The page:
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Taking A Closer Look At Milgram's Shocking Obedience Study

In the early 1960s, Stanley Milgram, a social psychologist at Yale, conducted a series of experiments that became famous. Unsuspecting Americans were recruited for what purportedly was an experiment in learning. A man who pretended to be a recruit himself was wired up to a phony machine that supposedly administered shocks. He was the "learner." In some versions of the experiment he was in an adjoining room.

The unsuspecting subject of the experiment, the "teacher," read lists of words that tested the learner's memory. Each time the learner got one wrong, which he intentionally did, the teacher was instructed by a man in a white lab coat to deliver a shock. With each wrong answer the voltage went up. From the other room came recorded and convincing protests from the learner — even though no shock was actually being administered.

The results of Milgram's experiment made news and contributed a dismaying piece of wisdom to the public at large: It was reported that almost two-thirds of the subjects were capable of delivering painful, possibly lethal shocks, if told to do so. We are as obedient as Nazi functionaries.

Or are we? Gina Perry, a psychologist from Australia, has written Behind the Shock Machine: The Untold Story of the Notorious Milgram Psychology Experiments. She has been retracing Milgram's steps, interviewing his subjects decades later.

"The thought of quitting never ... occurred to me," study participant Bill Menold told Perry in an Australian radio documentary. "Just to say: 'You know what? I'm walking out of here' — which I could have done. It was like being in a situation that you never thought you would be in, not really being able to think clearly."

In his experiments, Milgram was "looking to investigate what it was that had contributed to the brainwashing of American prisoners of war by the Chinese [in the Korean war]," Perry tells NPR's Robert Siegel.

Interview Highlights

On turning from an admirer of Milgram to a critic

"That was an unexpected outcome for me, really. I regarded Stanley Milgram as a misunderstood genius who'd been penalized in some ways for revealing something troubling and profound about human nature. By the end of my research I actually had quite a very different view of the man and the research."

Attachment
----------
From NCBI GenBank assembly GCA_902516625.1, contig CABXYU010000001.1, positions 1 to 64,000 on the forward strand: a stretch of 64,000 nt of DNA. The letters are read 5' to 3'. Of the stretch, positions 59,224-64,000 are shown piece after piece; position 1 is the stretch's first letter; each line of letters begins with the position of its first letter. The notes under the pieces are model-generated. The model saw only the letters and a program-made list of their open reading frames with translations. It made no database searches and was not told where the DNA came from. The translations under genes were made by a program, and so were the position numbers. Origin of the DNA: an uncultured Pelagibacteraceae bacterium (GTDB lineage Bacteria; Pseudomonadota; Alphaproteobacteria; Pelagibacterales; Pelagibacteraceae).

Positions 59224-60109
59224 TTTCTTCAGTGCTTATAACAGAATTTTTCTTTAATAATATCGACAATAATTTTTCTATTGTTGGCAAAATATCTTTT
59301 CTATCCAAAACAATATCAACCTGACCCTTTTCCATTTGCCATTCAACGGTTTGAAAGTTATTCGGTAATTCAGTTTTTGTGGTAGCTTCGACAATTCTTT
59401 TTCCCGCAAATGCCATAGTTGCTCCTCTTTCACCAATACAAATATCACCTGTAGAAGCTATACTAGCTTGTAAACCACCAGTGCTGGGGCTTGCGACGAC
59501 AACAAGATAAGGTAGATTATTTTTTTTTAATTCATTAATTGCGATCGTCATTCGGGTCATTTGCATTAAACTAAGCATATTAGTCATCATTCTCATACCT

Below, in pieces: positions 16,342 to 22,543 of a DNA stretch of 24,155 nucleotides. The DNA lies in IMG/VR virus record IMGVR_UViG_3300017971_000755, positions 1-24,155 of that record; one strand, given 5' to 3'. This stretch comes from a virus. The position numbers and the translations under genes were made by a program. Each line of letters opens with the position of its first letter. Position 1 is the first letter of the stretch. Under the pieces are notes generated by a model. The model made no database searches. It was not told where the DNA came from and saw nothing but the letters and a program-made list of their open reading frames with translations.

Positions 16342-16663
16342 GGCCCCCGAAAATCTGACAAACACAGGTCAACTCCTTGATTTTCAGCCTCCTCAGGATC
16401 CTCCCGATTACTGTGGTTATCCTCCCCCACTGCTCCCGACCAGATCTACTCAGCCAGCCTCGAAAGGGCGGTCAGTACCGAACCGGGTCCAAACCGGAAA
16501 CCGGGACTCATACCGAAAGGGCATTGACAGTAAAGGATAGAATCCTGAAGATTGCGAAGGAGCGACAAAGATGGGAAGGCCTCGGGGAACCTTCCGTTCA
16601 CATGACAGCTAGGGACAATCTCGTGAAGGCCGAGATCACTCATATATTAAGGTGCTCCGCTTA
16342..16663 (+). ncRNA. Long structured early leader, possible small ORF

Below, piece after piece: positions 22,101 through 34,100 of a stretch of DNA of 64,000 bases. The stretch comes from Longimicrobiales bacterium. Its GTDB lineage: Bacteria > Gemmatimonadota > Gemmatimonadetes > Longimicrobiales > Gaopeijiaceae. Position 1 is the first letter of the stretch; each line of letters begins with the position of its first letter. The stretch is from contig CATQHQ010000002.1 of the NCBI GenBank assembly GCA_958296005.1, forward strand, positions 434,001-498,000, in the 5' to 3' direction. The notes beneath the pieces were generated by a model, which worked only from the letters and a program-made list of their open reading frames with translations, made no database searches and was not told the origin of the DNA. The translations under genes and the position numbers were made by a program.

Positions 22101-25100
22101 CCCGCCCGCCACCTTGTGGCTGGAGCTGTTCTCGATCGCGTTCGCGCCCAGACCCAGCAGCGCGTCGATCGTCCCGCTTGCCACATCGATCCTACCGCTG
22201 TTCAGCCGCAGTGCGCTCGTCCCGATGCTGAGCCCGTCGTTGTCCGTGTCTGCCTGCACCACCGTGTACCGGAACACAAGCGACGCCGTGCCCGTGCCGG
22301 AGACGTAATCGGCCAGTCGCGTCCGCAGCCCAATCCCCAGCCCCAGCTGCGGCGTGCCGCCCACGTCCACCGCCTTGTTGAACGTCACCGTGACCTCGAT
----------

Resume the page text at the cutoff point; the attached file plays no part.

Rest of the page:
On the many variations of the experiment

"Over 700 people took part in the experiments. When the news of the experiment was first reported, and the shocking statistic that 65 percent of people went to maximum voltage on the shock machine was reported, very few people, I think, realized then and even realize today that that statistic applied to 26 of 40 people. Of those other 700-odd people, obedience rates varied enormously. In fact, there were variations of the experiment where no one obeyed."

On how Milgram's study coincided with the trial of Nazi officer Adolf Eichmann — and how the experiment reinforced what Hannah Arendt described as "the banality of evil"

"The Eichmann trial was a televised trial and it did reintroduce the whole idea of the Holocaust to a new American public. And Milgram very much, I think, believed that Hannah Arendt's view of Eichmann as a cog in a bureaucratic machine was something that was just as applicable to Americans in New Haven as it was to people in Germany."

On the ethics of working with human subjects

"Certainly for people in academia and scholars the ethical issues involved in Milgram's experiment have always been a hot issue. They were from the very beginning. And Milgram's experiment really ignited a debate particularly in social sciences about what was acceptable to put human subjects through."

Gina Perry is an Australian psychologist. She has previously written for <em>The Age</em> and <em>The Australian.</em>
Chris Beck / Courtesy of The New Press
Courtesy of The New Press
Gina Perry is an Australian psychologist. She has previously written for The Age and The Australian.

On conversations with the subjects, decades after the experiment

"[Bill Menold] doesn't sound resentful. I'd say he sounds thoughtful and he has reflected a lot on the experiment and the impact that it's had on him and what it meant at the time. I did interview someone else who had been disobedient in the experiment but still very much resented 50 years later that he'd never been de-hoaxed at the time and he found that really unacceptable."

On the problem that one of social psychology's most famous findings cannot be replicated

"I think it leaves social psychology in a difficult situation. ... it is such an iconic experiment. And I think it really leads to the question of why it is that we continue to refer to and believe in Milgram's results. I think the reason that Milgram's experiment is still so famous today is because in a way it's like a powerful parable. It's so widely known and so often quoted that it's taken on a life of its own. ... This experiment and this story about ourselves plays some role for us 50 years later."

Copyright 2023 NPR. To see more, visit https://www.npr.org.

NPR Staff